Kevin Devine brings his grown-up indie-rock to this year’s Bled Fest 

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Photo courtesy of Devinyl

Cult indie singer-songwriter Kevin Devine may be best known for naming his first band, Miracle of 86, after the 1986 New York Mets, but don't hold that against him. Even before that crafty alt-rock act first disbanded a dozen years ago, Devine's solo work has put him in the spotlight for his bright, smart, and melodic songs. His personal and politically charged work is probably being taught in songwriting workshops all over the place right now.

As we found out in our interview, Devine has just finished another solo record, his ninth, and will be a big name on a traditionally small stage when he performs at the Bled Fest in Howell this weekend. Other performers at this year's festival include the Black Dahlia Murder, Citizen, Knuckle Puck, The World Is a Beautiful Place and I Am No Longer Afraid to Die, Superheaven, and a bunch more.

Metro Times: Your last show on your current run is at Bled Fest in Howell. How does a show like that differ from the rest, and what can Bled Festers expect from your set there?

Kevin Devine: Good question. This is kind of different because I'll have a week at home between the dates with Andy [Hull] and Bled Fest. So it won't be like I'll be coming directly from those West Coast shows. The other thing is, I've gotten so used to tours that are three to seven weeks in length. And I'm probably moving away from the further end of that for a while.

Bled Fest? I'm probably something of a stark contrast to most of what's going to happen that day. I'm playing a solo acoustic set by design. As for what people can expect, I try to make sure that whether I'm playing punk show, indie-rock show, singer-songwriter show, folk, emo, whatever you want to call it, that I present myself as I am, and the songs as they are. I've had great Michigan shows, and an awesome Howell show forever ago too, so I think it's going to be great!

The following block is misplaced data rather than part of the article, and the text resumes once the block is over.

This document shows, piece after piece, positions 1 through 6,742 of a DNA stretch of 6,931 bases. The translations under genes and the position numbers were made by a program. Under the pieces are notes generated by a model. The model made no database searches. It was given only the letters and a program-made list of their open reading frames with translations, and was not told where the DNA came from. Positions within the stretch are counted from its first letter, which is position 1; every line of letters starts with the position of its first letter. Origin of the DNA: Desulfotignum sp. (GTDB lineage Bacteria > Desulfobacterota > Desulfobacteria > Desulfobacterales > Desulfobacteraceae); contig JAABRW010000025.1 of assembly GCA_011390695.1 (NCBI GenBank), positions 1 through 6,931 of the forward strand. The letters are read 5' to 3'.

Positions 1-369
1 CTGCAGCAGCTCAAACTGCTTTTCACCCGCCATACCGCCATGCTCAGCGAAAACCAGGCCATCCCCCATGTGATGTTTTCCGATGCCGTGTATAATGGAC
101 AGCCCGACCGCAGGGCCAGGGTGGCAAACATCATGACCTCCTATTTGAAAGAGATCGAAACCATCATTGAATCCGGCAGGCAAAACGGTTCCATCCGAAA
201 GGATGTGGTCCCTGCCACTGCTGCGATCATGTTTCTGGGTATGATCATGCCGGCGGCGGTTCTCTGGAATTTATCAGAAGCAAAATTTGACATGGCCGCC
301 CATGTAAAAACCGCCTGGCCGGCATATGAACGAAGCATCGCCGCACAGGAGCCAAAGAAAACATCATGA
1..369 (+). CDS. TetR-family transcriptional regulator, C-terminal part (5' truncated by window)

MT: What have you heard about the event from bands who have played there in the past?

Devine: To be completely honest, very little. That's not what led me to it. I know Nate Dorough [who helps run Fusion Shows] pretty well. He probably booked 10 of the last 12 shows I've played in Michigan. It was a little less about other bands and a little more about Nate; Nate's a big part of the draw there for me. I like him a lot, and I like the way he does what he does. And I know he's heavily involved with the festival, and that's good enough for me.

MT: In 2014, you played Fusion's sixth annual birthday bash at the Crofoot in Pontiac. What's your favorite memory from that night?

Devine: That was another thing where I was the only folk dude. The Front Bottoms headlined. The security was not adequate for what ended up happening, because I don't think they understood that the Front Bottoms' fans would be about 70 minutes of stage diving: kids just climbing up and jumping. I remember watching it from up above, the chaos of it, and as a guy who met them when they were really young and took them out on tour, there's a familial pride I have watching them. I liked watching them that night. I was moved.

MT: How is the production of your ninth album coming along, and what are the central themes of it?

Devine: It's done, and I love it. I think it's really lean and focused. I was thinking a lot about the guitar rock music I was listening to in the '90s, but a little bit less punk and a little more of the power-pop side of that.

And then there are some really "nice guy with a guitar" moments on it. One of my favorite songs I've ever written is the last song. Thematically, I feel like I'm not really a conceptual songwriter. I write certain songs that are complete fiction. I just write about what it's like to be a person, and the thing that I hope comes through my music is that every record comes out when I'm a different age, so what you get is a reflection of what it's like to be a person at that time.

MT: You often substitute certain lyrical phrases when you play older material. How do your past feelings evolve through your music?

Devine: Well, you can't predict that. And sometimes they don't. I play a certain song at 22 and I'm thinking about those things, or I'm 36 and remembering what it was like to be 22 and thinking those things. But more often than not, the songs move around because you do. And I never wanted to be the kind of musician that played everything the same exact way every night.

MT: While we're on politics, plenty of bands are becoming socially conscious about the Flint water crisis. For example, more than 70 artists including Taking Back Sunday, the Suicide Machines, and Propagandhi contributed songs to a charitable collaboration effort called Not Safe to Drink: Music for Flint Water Crisis Relief. What are your thoughts about what is happening in Flint?